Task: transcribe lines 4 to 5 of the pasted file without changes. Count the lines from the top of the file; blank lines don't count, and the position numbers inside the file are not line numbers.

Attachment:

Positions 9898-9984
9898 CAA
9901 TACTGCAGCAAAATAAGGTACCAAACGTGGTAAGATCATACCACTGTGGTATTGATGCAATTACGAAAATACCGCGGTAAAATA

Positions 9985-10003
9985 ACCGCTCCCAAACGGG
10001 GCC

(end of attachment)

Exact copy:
Positions 9985-10003
9985 ACCGCTCCCAAACGGG